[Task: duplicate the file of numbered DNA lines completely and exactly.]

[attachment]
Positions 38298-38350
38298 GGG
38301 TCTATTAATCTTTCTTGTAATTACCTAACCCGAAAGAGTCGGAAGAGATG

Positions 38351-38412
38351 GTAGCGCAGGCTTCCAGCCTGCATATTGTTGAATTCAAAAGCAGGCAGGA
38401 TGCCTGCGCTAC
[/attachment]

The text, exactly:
Positions 38298-38350
38298 GGG
38301 TCTATTAATCTTTCTTGTAATTACCTAACCCGAAAGAGTCGGAAGAGATG

Positions 38351-38412
38351 GTAGCGCAGGCTTCCAGCCTGCATATTGTTGAATTCAAAAGCAGGCAGGA
38401 TGCCTGCGCTAC